- Choose a lawyer or notary (if not already done) and send him/her the signed purchase offer as soon as possible. Review the fees and disbursements, anticipated adjustments, property transfer tax, mortgage deductions and other closing costs. Talk to your attorney about how you plan to be registered on title.
- Satisfy any outstanding conditions, such as financing or a home inspection, within the time frame set by the offer. Be sure you fully understand how to keep the contract alive, and how to cancel it if the conditions can't be satisfied.
- Once your mortgage application has been approved, make sure you receive a mortgage commitment and send a copy to your attorney.
- Any tenants must either cancel their leases or sublease their current premises, if permitted. How much prior written notice is needed will vary, so check it out with your lawyer.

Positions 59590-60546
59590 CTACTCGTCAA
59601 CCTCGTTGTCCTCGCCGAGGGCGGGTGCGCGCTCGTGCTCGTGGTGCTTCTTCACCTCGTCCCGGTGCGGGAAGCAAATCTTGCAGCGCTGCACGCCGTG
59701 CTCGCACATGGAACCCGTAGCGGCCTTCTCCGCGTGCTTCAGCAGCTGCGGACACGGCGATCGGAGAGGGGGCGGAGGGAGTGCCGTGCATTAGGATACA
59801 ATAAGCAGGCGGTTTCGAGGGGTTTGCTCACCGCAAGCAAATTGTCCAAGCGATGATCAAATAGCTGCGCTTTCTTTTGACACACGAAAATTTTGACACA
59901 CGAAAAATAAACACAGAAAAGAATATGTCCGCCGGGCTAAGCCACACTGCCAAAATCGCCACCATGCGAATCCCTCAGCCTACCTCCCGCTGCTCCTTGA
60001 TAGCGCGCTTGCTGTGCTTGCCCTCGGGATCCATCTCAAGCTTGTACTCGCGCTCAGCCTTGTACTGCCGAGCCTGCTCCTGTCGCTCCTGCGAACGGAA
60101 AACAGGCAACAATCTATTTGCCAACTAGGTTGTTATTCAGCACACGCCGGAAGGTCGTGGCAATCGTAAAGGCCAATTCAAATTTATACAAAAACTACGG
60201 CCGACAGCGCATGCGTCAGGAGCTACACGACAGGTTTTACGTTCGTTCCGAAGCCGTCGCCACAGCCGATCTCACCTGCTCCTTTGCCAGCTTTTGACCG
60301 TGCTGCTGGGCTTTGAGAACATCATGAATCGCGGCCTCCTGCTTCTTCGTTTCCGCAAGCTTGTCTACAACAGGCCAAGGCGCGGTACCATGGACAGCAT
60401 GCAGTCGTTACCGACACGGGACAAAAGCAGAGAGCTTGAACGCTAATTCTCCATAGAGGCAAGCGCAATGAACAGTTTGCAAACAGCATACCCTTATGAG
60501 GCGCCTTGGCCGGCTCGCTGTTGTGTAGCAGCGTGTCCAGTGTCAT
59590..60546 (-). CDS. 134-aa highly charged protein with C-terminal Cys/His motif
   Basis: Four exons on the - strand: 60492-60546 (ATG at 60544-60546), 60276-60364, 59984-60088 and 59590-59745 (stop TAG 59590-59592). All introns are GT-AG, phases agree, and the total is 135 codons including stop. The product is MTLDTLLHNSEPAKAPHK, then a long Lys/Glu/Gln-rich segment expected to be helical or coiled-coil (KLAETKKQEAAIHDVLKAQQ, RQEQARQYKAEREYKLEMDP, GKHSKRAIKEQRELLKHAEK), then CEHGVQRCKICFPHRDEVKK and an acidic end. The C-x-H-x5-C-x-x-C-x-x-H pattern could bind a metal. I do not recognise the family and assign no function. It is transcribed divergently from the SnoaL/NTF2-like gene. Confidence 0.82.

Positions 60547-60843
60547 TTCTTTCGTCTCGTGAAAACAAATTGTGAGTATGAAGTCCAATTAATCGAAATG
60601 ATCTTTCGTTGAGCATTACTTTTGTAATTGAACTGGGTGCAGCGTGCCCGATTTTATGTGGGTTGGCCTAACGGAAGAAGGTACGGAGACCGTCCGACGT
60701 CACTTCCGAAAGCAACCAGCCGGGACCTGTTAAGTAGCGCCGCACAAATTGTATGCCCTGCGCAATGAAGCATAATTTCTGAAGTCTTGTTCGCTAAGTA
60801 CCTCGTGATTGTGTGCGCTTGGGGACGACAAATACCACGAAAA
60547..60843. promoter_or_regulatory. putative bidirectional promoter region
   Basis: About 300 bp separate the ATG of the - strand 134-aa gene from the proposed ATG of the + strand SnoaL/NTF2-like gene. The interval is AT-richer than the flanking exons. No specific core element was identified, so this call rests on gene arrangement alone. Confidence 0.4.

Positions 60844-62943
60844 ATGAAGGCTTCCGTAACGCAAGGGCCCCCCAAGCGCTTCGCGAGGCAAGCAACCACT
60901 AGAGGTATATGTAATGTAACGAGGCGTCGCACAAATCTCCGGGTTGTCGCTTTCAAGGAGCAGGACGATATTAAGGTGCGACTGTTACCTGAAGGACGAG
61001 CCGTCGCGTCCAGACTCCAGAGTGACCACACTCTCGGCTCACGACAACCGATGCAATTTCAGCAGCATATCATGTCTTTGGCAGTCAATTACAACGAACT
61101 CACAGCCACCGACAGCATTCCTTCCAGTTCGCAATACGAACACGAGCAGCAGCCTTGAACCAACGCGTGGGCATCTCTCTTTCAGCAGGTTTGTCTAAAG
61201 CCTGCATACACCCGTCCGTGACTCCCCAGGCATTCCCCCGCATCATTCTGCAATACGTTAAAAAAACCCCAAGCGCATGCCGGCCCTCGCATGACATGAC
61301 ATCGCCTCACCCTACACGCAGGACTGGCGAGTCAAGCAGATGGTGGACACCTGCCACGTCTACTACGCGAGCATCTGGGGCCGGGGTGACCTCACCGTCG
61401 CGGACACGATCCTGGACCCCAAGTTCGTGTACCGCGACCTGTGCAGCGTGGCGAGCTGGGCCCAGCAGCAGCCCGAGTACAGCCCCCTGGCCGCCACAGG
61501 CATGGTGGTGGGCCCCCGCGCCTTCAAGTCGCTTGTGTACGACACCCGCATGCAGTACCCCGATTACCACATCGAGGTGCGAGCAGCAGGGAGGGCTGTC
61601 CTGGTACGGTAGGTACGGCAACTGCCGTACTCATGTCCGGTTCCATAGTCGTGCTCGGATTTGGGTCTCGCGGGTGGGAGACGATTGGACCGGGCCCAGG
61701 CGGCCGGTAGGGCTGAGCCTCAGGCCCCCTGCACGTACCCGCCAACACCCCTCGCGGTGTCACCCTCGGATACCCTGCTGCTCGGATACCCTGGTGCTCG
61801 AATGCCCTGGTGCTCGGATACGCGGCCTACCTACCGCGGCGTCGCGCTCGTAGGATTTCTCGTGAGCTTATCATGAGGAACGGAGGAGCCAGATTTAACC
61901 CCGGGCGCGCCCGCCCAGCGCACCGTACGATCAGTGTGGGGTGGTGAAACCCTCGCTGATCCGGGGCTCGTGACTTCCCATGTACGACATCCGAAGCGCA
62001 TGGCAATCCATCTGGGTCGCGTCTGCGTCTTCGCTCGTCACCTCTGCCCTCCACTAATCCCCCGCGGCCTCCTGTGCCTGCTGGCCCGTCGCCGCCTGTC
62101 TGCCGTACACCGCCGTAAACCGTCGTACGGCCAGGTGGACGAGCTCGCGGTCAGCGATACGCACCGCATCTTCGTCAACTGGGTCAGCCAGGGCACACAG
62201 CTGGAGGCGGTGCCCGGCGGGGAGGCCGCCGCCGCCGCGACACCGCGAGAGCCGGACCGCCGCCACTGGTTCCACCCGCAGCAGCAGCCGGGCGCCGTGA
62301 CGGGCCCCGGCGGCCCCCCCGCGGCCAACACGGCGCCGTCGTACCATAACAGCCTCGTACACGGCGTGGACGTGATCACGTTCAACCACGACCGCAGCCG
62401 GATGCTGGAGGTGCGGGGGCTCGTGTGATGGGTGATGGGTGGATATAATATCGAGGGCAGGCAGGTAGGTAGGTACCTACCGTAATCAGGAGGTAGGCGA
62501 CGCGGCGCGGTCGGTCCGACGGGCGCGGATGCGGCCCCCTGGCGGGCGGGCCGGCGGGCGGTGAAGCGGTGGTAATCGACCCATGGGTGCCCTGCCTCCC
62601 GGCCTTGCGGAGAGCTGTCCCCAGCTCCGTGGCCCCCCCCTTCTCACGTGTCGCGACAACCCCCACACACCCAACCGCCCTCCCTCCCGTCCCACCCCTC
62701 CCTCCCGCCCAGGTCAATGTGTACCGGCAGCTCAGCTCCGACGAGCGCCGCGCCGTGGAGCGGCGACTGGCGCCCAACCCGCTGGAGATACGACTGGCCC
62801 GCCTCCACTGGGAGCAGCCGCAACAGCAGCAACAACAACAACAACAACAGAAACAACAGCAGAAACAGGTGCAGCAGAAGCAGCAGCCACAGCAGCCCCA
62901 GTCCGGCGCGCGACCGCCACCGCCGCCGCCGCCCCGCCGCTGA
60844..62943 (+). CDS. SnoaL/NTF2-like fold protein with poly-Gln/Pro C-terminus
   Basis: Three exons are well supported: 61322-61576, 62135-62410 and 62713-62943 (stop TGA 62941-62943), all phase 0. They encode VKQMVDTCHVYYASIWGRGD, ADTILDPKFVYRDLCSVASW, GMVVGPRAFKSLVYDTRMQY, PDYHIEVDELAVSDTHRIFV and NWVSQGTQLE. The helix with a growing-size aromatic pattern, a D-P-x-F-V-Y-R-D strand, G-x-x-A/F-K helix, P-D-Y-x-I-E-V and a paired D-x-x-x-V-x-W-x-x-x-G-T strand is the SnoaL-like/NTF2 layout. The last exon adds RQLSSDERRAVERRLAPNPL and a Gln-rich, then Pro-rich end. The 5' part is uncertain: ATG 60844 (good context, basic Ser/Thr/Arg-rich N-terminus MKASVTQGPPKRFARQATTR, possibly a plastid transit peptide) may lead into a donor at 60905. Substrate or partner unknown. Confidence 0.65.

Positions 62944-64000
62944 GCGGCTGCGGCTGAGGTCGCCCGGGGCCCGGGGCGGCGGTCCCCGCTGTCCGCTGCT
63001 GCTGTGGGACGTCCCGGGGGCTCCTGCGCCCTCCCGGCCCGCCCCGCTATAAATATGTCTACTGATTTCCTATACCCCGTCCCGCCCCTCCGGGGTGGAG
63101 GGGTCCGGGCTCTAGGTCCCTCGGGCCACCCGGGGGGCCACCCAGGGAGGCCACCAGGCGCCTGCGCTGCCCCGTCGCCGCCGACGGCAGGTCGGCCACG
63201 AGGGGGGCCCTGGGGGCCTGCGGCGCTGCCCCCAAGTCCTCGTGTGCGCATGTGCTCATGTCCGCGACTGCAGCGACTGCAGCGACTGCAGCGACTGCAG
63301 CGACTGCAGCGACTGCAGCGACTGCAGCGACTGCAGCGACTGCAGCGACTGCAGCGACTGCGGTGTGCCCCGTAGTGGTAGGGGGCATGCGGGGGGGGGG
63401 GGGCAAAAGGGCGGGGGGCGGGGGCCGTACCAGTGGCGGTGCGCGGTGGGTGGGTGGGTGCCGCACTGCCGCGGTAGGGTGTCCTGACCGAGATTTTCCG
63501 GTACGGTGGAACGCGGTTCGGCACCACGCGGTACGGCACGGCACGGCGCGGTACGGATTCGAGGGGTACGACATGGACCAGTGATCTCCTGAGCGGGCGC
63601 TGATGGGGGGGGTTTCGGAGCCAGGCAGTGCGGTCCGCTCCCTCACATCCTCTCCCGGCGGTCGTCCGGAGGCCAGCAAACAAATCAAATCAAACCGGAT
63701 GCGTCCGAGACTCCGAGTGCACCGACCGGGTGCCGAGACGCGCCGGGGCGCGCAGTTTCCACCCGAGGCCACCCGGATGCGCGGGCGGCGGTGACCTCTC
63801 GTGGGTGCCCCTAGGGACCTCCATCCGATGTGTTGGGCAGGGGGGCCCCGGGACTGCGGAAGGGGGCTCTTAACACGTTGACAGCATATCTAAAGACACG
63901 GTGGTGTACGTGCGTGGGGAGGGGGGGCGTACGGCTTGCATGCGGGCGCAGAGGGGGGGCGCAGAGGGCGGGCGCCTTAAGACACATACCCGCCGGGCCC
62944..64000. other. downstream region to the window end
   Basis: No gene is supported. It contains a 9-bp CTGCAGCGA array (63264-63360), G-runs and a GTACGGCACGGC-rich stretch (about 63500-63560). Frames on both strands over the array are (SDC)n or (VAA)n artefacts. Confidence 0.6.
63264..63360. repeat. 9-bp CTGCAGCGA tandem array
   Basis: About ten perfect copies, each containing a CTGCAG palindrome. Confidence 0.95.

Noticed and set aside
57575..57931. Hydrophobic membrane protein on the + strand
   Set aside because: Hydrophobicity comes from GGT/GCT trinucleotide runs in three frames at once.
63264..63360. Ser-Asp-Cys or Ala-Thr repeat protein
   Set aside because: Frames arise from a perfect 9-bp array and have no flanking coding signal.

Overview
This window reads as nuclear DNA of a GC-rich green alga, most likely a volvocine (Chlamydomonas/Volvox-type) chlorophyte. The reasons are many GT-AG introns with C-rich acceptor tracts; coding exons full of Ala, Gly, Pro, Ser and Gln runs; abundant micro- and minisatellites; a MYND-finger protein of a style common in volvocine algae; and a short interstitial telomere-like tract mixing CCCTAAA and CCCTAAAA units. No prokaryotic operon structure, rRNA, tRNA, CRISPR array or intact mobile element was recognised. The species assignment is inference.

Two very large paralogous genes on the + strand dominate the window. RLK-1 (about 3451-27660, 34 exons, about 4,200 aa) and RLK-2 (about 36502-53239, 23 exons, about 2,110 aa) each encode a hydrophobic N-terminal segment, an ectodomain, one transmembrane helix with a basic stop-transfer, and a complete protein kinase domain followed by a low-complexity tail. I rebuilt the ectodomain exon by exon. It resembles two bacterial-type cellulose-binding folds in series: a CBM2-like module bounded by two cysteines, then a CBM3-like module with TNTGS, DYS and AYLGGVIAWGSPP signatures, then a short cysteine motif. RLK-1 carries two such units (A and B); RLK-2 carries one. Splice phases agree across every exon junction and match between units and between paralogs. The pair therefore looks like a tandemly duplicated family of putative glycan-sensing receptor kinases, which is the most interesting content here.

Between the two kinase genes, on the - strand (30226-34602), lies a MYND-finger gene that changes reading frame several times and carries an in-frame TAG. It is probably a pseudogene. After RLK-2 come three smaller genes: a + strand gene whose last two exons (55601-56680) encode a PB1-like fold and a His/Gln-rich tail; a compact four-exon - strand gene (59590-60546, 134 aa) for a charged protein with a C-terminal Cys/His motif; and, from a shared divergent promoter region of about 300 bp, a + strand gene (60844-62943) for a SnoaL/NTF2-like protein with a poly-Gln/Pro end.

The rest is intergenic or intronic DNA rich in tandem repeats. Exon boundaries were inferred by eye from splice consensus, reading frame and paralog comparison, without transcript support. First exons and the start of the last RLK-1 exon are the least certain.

- Arrange insurance coverage to take effect on closing. Be sure the insurance agent provides your lawyer with written confirmation before closing, showing the name of the insuring company, the amount of coverage, its expiration date and the name of any lenders in the loss payable clause. Coverage should be for the full insurable value of the building only (not the land), on a replacement cost basis.
- Contact the water, electric and gas departments to have the meters read on closing, new accounts set up in your name and final bills sent to the seller. Many buyers do a "double-check" a few days before closing, just to be sure. Contacting the telephone and cable TV companies is also your responsibility.
- Plan to meet your lawyer a day or two before closing to review and sign all closing documents. Don't wait for the actual closing date, when so many other things must be done. At that time you should deliver the money needed for closing, in certified funds, payable to your lawyer in trust. Be sure to get information about any payments due right after closing - the mortgage, property taxes or condominium maintenance.